Document Detail

Distinct contributions of glutamate and dopamine receptors to temporal aspects of rodent working memory using a clinically relevant task.
MedLine Citation:
PMID:  11271408     Owner:  NLM     Status:  MEDLINE    
RATIONALE: Understanding the mechanistic basis of working memory, the capacity to hold representation "on line," is important for delineating the processes involved in higher cognitive functions and the pathophysiology of thought disorders. OBJECTIVES: We compared the contribution of glutamate and dopamine receptor subtypes to temporal aspects of working memory using a modified rodent spatial working memory task that incorporates important elements of clinical working memory tasks. METHODS: A discrete paired-trial variable-delay T-maze task was used. Initial characterization studies indicated that performance on this task is stable at seconds-long retention intervals, is sensitive to retention interval and proactive interference, and is dependent on the integrity of the medial prefrontal cortex. RESULTS: Consistent with clinical findings, low dose amphetamine (0.25 mg/kg) produced a delay-dependent improvement in performance, while higher doses impaired performance at all retention intervals. D1 receptor blockade produced the predicted dose- and delay-dependent impairment. D2 receptor blockade had no effect. Activation of metabotropic glutamate 2/3 (mGluR2/3) receptors, which in the prefrontal cortex inhibits the slow asynchronous phase of glutamate release, also produced a delay-dependent impairment. Low doses of an AMPA/kainate antagonist had effects similar to the mGluR2/3 agonist. In contrast, NMDA receptor antagonist-induced impairment was memory load-insensitive, resulting in chance-level performance at all retention intervals. CONCLUSIONS: These findings suggest that activation of NMDA receptors is necessary for the formation of mnemonic encoding while modulatory components involving slow asynchronous release of glutamate and phasic release of dopamine contribute to the active maintenance of information during the delay period.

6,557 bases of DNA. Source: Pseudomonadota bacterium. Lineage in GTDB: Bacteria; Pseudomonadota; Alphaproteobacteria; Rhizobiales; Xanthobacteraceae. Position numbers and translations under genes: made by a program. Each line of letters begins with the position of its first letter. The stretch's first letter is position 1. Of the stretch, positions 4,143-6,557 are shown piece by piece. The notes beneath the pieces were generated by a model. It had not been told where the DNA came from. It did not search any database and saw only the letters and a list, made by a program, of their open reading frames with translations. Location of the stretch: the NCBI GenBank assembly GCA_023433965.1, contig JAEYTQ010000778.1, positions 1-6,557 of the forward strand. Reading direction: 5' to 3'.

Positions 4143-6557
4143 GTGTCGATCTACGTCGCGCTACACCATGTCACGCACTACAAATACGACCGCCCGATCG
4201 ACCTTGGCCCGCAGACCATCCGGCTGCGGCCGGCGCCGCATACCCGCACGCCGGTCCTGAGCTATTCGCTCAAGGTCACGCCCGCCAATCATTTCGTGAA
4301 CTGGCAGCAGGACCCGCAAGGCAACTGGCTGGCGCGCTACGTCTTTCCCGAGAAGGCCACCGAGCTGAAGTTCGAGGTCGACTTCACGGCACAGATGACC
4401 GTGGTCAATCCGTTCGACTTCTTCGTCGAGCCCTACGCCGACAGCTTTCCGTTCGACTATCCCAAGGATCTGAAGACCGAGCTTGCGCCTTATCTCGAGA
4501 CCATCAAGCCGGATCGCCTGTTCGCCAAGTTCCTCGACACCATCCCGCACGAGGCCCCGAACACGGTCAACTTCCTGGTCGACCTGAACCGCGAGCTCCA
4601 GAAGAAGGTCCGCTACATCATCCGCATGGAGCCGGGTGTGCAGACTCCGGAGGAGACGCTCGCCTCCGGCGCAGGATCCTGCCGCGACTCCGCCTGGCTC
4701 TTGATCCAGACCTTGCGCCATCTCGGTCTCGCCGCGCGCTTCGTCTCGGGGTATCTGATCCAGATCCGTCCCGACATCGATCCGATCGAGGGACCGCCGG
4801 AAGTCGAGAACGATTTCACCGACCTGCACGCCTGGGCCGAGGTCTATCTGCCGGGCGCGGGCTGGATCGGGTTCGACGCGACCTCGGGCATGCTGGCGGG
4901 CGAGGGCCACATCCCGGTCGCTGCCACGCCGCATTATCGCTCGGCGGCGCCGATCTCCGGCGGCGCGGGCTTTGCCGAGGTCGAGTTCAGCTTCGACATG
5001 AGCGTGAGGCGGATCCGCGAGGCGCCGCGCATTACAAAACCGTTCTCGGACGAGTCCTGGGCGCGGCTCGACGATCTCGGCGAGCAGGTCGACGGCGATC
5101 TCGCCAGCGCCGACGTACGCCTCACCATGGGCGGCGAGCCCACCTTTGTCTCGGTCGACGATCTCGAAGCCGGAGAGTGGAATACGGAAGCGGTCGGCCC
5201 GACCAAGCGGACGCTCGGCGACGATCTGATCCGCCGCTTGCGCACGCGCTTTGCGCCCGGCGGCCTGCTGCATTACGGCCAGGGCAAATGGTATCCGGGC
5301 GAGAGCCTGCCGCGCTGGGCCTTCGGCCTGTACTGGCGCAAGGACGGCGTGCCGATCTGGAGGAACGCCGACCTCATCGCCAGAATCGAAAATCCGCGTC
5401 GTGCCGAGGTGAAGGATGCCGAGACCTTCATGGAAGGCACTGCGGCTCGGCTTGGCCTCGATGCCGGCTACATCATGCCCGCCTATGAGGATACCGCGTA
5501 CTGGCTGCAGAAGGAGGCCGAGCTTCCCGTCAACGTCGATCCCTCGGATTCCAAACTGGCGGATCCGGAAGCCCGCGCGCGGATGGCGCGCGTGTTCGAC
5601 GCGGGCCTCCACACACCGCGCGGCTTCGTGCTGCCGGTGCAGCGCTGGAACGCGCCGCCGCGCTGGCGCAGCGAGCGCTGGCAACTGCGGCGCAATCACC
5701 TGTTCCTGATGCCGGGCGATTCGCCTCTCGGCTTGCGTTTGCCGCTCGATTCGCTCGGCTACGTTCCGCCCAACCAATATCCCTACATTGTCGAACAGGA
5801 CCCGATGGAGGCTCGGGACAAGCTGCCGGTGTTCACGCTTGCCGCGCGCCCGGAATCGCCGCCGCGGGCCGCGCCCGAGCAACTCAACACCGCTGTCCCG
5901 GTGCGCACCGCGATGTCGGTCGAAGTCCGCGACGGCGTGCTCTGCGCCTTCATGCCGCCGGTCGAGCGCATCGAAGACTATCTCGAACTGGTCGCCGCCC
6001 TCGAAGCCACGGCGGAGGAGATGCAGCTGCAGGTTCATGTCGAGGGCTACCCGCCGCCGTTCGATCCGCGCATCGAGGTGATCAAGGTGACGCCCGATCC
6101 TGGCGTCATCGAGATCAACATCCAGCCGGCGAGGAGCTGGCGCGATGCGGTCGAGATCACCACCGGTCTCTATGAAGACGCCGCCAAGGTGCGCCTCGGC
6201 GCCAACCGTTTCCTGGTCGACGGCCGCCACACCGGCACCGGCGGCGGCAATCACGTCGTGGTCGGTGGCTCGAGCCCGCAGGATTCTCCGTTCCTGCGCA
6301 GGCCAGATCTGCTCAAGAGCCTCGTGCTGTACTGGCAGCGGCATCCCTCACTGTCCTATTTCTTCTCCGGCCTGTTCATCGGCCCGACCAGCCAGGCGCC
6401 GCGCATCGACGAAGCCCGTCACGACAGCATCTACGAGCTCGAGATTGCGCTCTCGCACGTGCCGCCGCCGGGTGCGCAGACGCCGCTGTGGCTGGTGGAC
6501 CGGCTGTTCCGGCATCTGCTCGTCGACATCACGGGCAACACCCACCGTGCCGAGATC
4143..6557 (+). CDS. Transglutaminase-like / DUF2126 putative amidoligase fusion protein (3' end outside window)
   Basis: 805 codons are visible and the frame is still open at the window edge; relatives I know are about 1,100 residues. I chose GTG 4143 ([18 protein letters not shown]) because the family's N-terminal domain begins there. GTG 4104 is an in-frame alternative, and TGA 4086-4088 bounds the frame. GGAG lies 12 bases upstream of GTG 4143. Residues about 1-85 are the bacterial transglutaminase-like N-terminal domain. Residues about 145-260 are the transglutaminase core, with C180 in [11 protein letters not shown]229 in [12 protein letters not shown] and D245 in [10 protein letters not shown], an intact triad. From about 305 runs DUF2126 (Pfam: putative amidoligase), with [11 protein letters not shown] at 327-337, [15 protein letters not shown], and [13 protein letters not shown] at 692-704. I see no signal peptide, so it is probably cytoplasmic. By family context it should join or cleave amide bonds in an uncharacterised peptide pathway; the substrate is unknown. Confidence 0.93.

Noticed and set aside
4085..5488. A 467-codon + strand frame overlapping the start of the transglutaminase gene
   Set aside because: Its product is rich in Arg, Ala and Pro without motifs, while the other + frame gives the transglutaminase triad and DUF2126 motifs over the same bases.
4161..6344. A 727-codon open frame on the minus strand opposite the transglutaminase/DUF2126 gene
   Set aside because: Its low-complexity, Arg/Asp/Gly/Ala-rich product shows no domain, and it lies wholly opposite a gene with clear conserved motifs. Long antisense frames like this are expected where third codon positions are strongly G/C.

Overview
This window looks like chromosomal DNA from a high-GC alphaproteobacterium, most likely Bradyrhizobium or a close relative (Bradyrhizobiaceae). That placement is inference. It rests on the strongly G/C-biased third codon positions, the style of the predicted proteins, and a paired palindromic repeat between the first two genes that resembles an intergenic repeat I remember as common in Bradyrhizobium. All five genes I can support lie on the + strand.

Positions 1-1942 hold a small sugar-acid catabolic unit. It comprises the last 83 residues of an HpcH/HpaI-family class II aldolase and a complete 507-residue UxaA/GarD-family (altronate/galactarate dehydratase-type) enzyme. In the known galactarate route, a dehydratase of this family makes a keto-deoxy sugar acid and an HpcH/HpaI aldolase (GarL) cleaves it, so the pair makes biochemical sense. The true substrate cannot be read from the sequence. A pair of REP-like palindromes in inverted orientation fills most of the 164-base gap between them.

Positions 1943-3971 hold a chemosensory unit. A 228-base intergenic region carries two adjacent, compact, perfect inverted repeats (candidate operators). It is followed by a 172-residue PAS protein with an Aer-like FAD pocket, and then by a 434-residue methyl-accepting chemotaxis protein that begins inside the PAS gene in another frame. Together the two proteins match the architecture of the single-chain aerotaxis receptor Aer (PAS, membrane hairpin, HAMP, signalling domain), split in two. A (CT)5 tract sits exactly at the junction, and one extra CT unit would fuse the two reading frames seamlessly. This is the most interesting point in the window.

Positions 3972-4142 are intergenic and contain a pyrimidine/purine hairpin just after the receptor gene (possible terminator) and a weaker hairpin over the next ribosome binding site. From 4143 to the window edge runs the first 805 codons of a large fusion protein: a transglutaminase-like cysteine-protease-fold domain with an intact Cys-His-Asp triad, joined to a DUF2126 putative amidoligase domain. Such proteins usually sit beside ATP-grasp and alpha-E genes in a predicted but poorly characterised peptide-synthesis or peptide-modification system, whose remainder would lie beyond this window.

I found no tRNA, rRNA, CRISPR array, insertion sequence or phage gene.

J M Aultman; B Moghaddam
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Publication Detail:
Type:  Journal Article; Research Support, U.S. Gov't, Non-P.H.S.; Research Support, U.S. Gov't, P.H.S.    
Journal Detail:
Title:  Psychopharmacology     Volume:  153     ISSN:  0033-3158     ISO Abbreviation:  Psychopharmacology (Berl.)     Publication Date:  2001 Jan 
Date Detail:
Created Date:  2001-02-22     Completed Date:  2001-05-17     Revised Date:  2007-11-14    
Medline Journal Info:
Nlm Unique ID:  7608025     Medline TA:  Psychopharmacology (Berl)     Country:  Germany    
Other Details:
Languages:  eng     Pagination:  353-64     Citation Subset:  IM    
Department of Psychiatry, Yale University School of Medicine, VA Medical Center, West Haven, CT 06516, USA.
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MeSH Terms
Amphetamine / pharmacology
Dopamine Antagonists / pharmacology*
Excitatory Amino Acid Antagonists / pharmacology*
Muscarinic Antagonists / pharmacology*
Prefrontal Cortex / injuries
Rats, Sprague-Dawley
Receptors, Dopamine / drug effects*,  physiology
Receptors, Glutamate / drug effects*,  physiology
Receptors, N-Methyl-D-Aspartate / drug effects,  physiology
Retention (Psychology) / drug effects*,  physiology
Scopolamine / pharmacology
Grant Support
Reg. No./Substance:
0/Dopamine Antagonists; 0/Excitatory Amino Acid Antagonists; 0/Muscarinic Antagonists; 0/Receptors, Dopamine; 0/Receptors, Glutamate; 0/Receptors, N-Methyl-D-Aspartate; 300-62-9/Amphetamine; 51-34-3/Scopolamine

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